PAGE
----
steve August 17, 2014 at 6:33 pm

PD- Thanks. In this case, is it a reasonable person or a reasonable police officer?

I find it odd that this cannot be taken seriously just on the facts. An unarmed person, apparently, running away was shot and killed. How can that not lead to a major investigation? Also, how can it not seem odd that the tape showing the guy in the convenience store gets released, and the preliminary autopsy report does not?

Steve

... August 17, 2014 at 7:11 pm

An unarmed person, apparently, running away was shot and killed.

Whether or not Brown was running away is still an issue. At least a couple of accounts now have him running at the police officer when the final shots were fired. That is one of those pesky things to be investigated, yes?

And in any event, this is no more a national, much less an international, story than the Trayvon Martin or Casey Anthony stories should have been. So, why does THIS get all the media attention?

Not to mention that it seems to be the only thing the Obama Administration is taking seriously at the moment. Besides deleting emails, that is. But THIS gets to be a federal case. Another B+ performance by the Chief Executive and the Attorney General!

... August 17, 2014 at 7:12 pm

We’re also going to get three autopsy reports. Presumably they will show that Brown is still dead. Or at least he will be by the time the last one is over.

PD Shaw August 17, 2014 at 8:04 pm

It has been over a month since my friend was killed by police officers in a different St. Louis suburb, and the report hasn’t been released yet. How many months until Robin Williams’ toxicology report is released? How long did it take for James Joyner’s wife’s death certificate to be issued?

... August 17, 2014 at 8:27 pm

I heard there were FOIAs out for the video. Presumably there are for the autopsy results as well, but perhaps legal reasons protect that information for a while.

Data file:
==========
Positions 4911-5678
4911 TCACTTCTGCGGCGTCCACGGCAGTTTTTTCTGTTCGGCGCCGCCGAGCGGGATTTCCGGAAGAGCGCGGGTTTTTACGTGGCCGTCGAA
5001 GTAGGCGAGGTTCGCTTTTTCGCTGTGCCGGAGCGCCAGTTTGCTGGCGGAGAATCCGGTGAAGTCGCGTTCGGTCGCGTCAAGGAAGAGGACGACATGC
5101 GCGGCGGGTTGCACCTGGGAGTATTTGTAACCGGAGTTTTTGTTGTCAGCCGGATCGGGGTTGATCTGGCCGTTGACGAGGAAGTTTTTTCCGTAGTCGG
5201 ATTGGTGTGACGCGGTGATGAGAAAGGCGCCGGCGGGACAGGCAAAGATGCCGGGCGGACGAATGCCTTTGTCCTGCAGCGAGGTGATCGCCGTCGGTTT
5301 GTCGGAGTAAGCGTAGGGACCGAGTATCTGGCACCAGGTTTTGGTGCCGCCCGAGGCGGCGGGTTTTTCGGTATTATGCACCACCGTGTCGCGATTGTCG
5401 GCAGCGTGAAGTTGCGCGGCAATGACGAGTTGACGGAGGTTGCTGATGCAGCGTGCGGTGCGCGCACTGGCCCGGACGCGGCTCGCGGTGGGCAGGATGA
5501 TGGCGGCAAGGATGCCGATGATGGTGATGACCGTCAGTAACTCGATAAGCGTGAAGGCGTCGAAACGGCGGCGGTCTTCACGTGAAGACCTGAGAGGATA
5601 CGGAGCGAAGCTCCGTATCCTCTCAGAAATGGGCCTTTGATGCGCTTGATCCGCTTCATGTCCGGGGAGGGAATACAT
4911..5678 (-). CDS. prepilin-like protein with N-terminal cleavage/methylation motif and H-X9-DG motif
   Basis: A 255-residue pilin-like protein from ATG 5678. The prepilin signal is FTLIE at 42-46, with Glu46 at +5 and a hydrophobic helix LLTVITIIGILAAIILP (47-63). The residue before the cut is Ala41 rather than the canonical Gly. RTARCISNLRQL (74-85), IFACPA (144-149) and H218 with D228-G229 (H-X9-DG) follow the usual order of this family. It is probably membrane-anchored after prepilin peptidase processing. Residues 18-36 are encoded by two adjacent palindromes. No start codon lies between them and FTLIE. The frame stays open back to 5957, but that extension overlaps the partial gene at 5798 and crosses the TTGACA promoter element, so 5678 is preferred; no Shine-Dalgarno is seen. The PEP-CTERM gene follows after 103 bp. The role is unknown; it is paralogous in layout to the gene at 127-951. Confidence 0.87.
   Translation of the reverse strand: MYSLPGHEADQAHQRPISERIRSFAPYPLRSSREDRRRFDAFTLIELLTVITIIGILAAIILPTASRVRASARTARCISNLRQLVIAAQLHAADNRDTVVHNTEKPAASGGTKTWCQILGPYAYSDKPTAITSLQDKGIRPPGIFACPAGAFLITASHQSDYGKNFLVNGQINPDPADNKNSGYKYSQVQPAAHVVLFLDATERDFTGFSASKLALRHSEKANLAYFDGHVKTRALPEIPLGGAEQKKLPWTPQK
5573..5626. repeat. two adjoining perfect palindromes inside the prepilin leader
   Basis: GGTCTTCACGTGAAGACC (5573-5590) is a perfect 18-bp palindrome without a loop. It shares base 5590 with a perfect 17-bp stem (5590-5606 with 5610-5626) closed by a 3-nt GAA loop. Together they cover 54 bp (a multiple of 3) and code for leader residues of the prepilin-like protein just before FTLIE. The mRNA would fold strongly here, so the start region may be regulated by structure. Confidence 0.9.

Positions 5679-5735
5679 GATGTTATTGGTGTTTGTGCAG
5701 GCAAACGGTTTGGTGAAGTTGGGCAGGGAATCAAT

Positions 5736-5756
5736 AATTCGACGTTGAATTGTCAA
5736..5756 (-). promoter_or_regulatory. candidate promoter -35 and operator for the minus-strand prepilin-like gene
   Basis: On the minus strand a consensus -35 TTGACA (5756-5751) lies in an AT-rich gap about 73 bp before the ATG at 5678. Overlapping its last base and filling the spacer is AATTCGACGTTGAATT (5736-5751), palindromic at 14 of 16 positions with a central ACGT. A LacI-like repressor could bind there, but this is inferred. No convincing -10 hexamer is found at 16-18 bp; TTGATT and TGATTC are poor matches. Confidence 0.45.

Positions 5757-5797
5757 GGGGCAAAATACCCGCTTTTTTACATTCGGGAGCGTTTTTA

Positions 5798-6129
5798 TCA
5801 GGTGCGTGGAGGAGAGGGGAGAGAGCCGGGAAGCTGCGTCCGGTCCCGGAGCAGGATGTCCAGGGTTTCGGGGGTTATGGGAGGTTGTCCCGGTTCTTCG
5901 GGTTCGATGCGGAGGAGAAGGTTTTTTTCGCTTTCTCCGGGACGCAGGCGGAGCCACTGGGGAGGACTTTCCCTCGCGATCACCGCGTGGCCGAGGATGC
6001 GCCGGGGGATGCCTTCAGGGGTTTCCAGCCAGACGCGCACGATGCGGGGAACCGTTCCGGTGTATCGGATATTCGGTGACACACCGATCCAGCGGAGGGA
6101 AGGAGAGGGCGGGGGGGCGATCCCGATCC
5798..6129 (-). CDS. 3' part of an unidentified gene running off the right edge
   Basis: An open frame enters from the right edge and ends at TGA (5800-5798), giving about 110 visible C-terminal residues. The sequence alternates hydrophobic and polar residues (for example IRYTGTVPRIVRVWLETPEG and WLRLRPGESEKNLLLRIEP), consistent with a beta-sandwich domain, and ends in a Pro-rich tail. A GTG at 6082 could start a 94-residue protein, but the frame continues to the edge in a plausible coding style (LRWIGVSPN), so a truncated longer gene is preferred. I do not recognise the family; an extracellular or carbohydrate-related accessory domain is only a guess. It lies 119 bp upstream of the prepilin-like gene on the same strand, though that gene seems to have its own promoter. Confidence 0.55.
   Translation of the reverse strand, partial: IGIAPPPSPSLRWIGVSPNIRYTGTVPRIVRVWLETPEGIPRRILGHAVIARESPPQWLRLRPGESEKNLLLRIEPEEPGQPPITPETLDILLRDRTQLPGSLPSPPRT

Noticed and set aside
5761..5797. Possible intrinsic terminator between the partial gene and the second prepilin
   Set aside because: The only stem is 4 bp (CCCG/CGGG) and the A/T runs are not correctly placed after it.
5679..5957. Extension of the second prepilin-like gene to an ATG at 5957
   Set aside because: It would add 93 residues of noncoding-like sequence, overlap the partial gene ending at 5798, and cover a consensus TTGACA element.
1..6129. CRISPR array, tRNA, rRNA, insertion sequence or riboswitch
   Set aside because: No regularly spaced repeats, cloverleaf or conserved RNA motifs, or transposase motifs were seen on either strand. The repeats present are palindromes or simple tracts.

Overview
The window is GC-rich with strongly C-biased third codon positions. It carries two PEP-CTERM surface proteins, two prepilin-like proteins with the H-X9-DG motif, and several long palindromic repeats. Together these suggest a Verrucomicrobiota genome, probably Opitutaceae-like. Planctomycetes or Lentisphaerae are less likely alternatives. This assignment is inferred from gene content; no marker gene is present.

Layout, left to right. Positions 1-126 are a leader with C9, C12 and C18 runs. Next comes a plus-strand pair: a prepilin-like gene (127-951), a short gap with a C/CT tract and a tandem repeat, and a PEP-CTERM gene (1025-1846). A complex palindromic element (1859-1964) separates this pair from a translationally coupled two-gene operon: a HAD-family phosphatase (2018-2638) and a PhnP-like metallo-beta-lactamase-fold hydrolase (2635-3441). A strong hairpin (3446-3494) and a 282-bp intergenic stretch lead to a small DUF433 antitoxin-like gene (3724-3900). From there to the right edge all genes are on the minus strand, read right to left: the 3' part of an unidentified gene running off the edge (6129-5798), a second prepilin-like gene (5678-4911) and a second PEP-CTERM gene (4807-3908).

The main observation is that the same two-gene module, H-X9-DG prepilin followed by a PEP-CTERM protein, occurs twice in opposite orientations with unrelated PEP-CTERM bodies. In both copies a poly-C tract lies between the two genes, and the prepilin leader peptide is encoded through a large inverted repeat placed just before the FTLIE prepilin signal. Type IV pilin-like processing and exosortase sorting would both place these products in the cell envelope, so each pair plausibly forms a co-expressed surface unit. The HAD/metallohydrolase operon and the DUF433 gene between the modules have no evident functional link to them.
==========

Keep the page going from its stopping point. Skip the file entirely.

But really, the media relations by the Ferguson police department haven’t been terribly good. That police chief is in way over his head. No doubt he kept seeing all the Gentle Giant crap being perpetrated by the press and the Dems and thought, “This is bullshit. I’ve got to change the narrative.” Unfortunately he hasn’t realized yet that you can’t beat someone with control of a microphone and a tv camera. He should have saved his ammunition for later.

Guarneri August 17, 2014 at 9:51 pm

There is an election coming up ice. Would you want to run on the economy, the Middle East or ObamaCare “…………..or drum up a reliable voting block?

jan August 17, 2014 at 11:10 pm

Ice,

Thanks for pointing out that conflicting reports are now out as to which way Brown was actually running. According to a recently revealed ‘accidental’ recording of what happened, Brown ran away from the police for about 35 feet. When the officer yelled “freeze!” it was then that Brown reversed his course and started to “bumrush” the guy holding the gun on him. At 6’4″ and nearly 300 lbs Brown would have presented an ominous figure, wouldn’t you think?

PD

The usual time for toxicology reports to be released is about 6 weeks. I don’t know why it takes so long. However, in controversial cases like the Brown shooting, which is enlarging into a political, racial issue, who knows what will happen.